NoirCon | Report #1

NOIRCON-sqI think of noir as a sensibility, one that acknowledges the grim realities that underlie the shiny, optimistic surface view of life.

 

davidgoodis
DAVID GOODIS, center

This was my first year attending NoirCon, a celebration of all things noir held every other year in Philadelphia. In the interest of full disclosure, I will begin by noting that I did not attend the entire event due to limited capacity (the event is capped at 200 participants, and some of the social events were already booked up before my arrival) and I wasn’t there for the entire long weekend. Nonetheless, it proved an interesting experience and particularly expanded my understanding of the term “noir.”

Trying to define what does and doesn’t qualify as noir is a good way to start an argument, but still I’ll risk offering a personal definition. I think of noir as a sensibility, one that acknowledges the grim realities that underlie the shiny, optimistic surface view of life. The subjects of noir tend to be outsiders who aren’t particularly privileged or powerful, and who have learned firsthand that life is not fair (at least not for them). If a noir character is caught in a downward spiral, as many are, the reason may be their own actions (although the consequences may be unduly harsh in relation to the transgression), or it may simply be the workings of fate.

I first became aware of the noir sensibility through film, which is perhaps not surprising since film noir is one of America’s great contributions to the cinematic art. However, much of NoirCon 2014 was devoted to noir writing, which most often refers to crime fiction with a noir sensibility (some like to use the label “hard boiled,” but that’s just one part of the picture). Examples of classic writers in noir fiction include James M. Cain, Raymond Chandler, and Cornell Woolrich, while more contemporary writers working in the field include Dennis Lehane, James Ellroy, and Megan Abbott.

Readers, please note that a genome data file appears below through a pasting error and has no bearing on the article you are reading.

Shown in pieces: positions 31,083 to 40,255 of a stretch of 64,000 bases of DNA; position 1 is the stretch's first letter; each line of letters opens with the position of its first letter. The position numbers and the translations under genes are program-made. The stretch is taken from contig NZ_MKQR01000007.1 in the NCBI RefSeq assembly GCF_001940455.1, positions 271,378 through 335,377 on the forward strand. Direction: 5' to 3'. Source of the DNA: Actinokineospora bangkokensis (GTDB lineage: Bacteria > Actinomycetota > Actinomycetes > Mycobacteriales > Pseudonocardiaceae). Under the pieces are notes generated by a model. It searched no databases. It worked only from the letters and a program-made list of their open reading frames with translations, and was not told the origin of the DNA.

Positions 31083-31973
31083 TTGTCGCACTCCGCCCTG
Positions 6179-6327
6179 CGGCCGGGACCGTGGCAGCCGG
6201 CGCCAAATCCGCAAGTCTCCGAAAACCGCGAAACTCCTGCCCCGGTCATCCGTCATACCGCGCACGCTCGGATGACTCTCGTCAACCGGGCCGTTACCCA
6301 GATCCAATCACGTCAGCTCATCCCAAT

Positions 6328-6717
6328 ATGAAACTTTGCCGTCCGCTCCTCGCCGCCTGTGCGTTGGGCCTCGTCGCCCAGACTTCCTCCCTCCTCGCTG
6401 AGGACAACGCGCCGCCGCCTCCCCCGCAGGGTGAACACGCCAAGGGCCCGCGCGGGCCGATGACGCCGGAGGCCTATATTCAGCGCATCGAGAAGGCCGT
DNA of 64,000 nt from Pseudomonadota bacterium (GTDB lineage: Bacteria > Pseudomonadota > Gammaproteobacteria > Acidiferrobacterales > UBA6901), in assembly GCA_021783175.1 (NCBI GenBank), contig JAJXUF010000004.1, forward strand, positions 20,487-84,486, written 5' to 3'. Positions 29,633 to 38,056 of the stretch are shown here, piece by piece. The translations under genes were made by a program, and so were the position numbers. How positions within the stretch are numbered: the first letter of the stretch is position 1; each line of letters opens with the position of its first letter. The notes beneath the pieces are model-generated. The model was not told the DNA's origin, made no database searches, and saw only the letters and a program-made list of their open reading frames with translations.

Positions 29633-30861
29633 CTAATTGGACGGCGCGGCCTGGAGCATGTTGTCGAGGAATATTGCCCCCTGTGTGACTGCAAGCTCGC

Noir fiction was, and is, incredibly popular in France, and the Série noir published by Gallimard featured many American writers. Even today, some American noir writers are more honored in France than in their home country, a case in point being Philadelphia’s own David Goodis. In fact, the forerunner to NoirCon was GoodisCon, held in 2009 and devoted to this master of the genre.

Goodis, born in Philadelphia in 1917, was a prolific writer whose best-known works include the novels Dark Passage (1946; adapted in 1947 as a film of the same name starring Humphrey Bogart and Lauren Bacall) and Down There (1956; adapted in 1960 by Francois Truffaut as Shoot the Piano Player). Goodis’s personal life is a bit more mysterious. Following an unsuccessful stint in Hollywood, he returned to Philadelphia and lived in relative obscurity (while continuing to publish, mostly for the pulps) until his death in 1967 at age 49. The only biography available of him, David Goodis: A Life in Black and White, was written in French and only recently became available in English. When this biography was published in the 1970s, none of Goodis’s works were available in English, but now he’s featured in two volumes of the Library of America series and several of his books are available in paperback and/or in electronic formats.

Noir fiction is a thriving commercial genre today, a fact highlighted during Deen Kogan’s interview of Bronwen Hruska, an author, journalist, screenwriter, and publisher of Soho Press. Much of what you hear about book publishing these days is doom and gloom, so it was encouraging to hear about a press that publishes good books and is actually making money doing so. Soho has three imprints—Soho Press (literary fiction), Soho Crime (international crime fiction), and Soho Teen (YA mysteries and thrillers)—with Soho Crime the most immediately relevant to adult fans of noir. It’s my new favorite thing, anyway, as it publishes books combining crime fiction and international settings loaded with cultural detail. | Sarah Boslaugh

Be the first to comment

Leave a Reply